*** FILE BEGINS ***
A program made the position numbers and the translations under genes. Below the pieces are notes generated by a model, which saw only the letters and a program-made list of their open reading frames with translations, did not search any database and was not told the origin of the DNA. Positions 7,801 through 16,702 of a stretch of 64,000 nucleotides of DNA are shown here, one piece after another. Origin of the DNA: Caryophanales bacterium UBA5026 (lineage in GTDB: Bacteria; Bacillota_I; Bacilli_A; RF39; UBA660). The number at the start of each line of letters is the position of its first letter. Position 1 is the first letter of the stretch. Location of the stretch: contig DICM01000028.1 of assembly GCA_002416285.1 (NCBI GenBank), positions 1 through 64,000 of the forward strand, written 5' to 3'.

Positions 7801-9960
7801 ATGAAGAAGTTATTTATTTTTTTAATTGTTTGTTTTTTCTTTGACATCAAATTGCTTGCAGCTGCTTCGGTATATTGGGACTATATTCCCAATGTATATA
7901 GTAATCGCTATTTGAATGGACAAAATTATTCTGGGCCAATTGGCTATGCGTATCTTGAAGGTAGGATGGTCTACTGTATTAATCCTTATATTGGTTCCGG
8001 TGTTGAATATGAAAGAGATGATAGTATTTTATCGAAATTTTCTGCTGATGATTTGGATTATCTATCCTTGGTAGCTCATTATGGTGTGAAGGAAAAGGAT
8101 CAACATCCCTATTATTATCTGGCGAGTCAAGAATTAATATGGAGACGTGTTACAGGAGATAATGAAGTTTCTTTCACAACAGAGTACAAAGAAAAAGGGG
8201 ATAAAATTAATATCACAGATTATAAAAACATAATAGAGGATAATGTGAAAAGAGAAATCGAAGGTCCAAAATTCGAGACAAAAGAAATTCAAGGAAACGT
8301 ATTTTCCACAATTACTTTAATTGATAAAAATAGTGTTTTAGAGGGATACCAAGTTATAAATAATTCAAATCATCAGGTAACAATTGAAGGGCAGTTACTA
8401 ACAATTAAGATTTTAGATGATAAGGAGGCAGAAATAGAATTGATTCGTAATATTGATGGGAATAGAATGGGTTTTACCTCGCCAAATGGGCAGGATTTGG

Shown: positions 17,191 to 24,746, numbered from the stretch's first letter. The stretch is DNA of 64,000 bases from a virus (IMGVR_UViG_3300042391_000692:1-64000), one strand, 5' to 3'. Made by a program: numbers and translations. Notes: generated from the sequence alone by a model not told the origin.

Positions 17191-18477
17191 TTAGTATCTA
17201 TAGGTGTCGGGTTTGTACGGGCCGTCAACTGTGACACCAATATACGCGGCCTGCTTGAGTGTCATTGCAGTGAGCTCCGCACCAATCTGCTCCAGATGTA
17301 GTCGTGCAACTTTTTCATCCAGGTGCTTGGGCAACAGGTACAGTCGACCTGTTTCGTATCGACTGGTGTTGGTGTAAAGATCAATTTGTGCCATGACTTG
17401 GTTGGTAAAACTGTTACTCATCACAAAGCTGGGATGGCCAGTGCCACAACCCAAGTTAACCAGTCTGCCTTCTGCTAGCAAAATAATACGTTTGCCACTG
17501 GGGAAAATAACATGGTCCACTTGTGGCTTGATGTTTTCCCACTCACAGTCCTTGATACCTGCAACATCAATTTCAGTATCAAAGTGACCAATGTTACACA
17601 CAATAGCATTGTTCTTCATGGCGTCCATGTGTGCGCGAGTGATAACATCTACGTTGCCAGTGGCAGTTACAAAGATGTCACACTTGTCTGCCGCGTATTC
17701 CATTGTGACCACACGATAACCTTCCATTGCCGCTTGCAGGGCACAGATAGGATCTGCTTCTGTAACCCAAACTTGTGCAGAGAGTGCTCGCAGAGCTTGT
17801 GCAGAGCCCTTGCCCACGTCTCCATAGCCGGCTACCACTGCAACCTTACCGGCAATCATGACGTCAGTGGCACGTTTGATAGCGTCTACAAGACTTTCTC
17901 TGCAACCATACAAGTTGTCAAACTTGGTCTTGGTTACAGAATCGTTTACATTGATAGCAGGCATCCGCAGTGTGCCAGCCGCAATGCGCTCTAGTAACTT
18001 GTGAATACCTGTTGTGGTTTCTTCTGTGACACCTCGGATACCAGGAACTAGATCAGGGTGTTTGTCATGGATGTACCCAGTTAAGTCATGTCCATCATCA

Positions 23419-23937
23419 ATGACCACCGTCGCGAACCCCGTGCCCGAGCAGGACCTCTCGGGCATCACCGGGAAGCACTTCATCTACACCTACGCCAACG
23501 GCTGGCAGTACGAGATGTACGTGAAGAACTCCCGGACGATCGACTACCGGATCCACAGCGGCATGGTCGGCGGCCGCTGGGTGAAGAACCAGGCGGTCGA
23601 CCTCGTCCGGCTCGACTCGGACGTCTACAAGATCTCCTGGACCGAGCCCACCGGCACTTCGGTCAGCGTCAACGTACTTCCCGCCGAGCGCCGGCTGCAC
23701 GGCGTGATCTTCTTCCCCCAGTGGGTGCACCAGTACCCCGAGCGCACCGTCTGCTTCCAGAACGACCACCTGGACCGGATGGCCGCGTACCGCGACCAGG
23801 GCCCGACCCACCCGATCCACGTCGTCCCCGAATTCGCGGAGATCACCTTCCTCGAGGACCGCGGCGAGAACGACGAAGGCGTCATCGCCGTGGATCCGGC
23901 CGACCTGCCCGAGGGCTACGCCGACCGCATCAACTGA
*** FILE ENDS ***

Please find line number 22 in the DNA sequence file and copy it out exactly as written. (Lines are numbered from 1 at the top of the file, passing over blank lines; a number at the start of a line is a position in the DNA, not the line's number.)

Positions 23419-23937